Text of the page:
5. the JoshMeister · 1081 days ago

    Graham, what you wrote in your post is indeed correct. However, it's a bit unfair toward Microsoft and seems to incorrectly imply that Yahoo! Mail is more secure. It's not, at least with regard to one very important factor.

    With Hotmail, Microsoft gives you full HTTPS access to your e-mail. That's a major security advantage over Yahoo! Mail.

    With Yahoo! Mail, you cannot access your mail through HTTPS in a browser. All of your e-mails, no matter how private or sensitive, are sent in the clear—in plain, unencrypted text—through the Internet to your browser.

    Anyone who values privacy and security knows that having all your e-mail sent without HTTPS is a really bad thing—especially if you check your mail from public Wi-Fi hotspots, or if you live in a country where you have no expectation of privacy and must assume that any unencrypted communications may be intercepted.

    AOL is another example of a major webmail service where your e-mail isn't sent over HTTPS. (However, a very well-placed source tells me that AOL Alto will finally support "full SSL." I'm still waiting on my invite so I haven't personally verified this yet.)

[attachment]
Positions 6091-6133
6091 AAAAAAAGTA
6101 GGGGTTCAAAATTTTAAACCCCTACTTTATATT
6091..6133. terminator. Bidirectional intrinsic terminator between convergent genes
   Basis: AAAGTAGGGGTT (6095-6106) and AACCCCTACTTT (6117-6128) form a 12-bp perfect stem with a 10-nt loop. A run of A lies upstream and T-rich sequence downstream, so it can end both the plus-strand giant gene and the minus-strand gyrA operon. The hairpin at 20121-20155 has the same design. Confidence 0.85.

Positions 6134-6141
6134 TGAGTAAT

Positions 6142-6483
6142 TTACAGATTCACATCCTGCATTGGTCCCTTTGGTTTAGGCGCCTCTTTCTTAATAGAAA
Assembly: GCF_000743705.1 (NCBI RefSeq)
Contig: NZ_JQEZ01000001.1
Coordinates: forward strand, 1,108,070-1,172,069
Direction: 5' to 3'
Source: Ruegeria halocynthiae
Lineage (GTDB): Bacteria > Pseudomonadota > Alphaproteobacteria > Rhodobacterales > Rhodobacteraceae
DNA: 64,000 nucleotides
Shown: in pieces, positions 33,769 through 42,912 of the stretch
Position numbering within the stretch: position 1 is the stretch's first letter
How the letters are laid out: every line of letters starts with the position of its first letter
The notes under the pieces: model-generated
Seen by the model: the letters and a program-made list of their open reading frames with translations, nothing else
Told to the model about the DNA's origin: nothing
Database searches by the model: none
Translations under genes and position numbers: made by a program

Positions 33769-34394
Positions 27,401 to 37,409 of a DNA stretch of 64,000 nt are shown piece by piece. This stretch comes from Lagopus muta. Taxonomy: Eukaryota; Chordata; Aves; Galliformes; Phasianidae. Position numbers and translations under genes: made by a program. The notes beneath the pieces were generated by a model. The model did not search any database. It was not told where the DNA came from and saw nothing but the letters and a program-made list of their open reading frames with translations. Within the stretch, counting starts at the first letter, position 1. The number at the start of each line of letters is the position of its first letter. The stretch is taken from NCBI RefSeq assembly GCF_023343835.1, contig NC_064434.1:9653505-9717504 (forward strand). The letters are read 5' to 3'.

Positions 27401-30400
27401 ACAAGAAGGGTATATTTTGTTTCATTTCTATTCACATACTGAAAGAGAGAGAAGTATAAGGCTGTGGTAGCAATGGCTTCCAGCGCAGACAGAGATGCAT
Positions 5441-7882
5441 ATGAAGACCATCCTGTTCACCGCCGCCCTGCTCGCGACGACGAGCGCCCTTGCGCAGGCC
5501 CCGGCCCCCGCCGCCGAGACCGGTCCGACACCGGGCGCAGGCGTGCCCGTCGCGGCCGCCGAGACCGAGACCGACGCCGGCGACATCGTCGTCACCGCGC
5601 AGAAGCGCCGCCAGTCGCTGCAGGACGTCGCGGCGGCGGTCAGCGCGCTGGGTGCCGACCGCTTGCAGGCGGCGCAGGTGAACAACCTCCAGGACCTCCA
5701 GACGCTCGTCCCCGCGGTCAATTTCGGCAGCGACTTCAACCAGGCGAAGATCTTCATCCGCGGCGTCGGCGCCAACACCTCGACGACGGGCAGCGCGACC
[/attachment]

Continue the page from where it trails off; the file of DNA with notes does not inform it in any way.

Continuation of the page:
• Dan D · 1080 days ago

      Email has never been regarded as a secure communications channel. If you have information that is sensitive enough that you feel you need HTTPS, you should reexamine the contents of your email.

      • ois · 1080 days ago

        You are kidding with your answer right?
        There are multiple levels that a person can employ to secure the contents of their email.

        People in general get complacent and comfortable and keep using the same password year after year after year. People also beckme ignorant by not enabling security controls that protect them. People in general are ignorant and dont get educated to learn how to protect themselves.

        But at the end of the day it is a free email account. I use such accoumts based on their features and then apply them as I see fit.

  6. Weilly Seeder · 1081 days ago

    I am using Hotmail and I have warned 4 times that my account was compromised or someone has/is using my account. I do get this warning sometimes.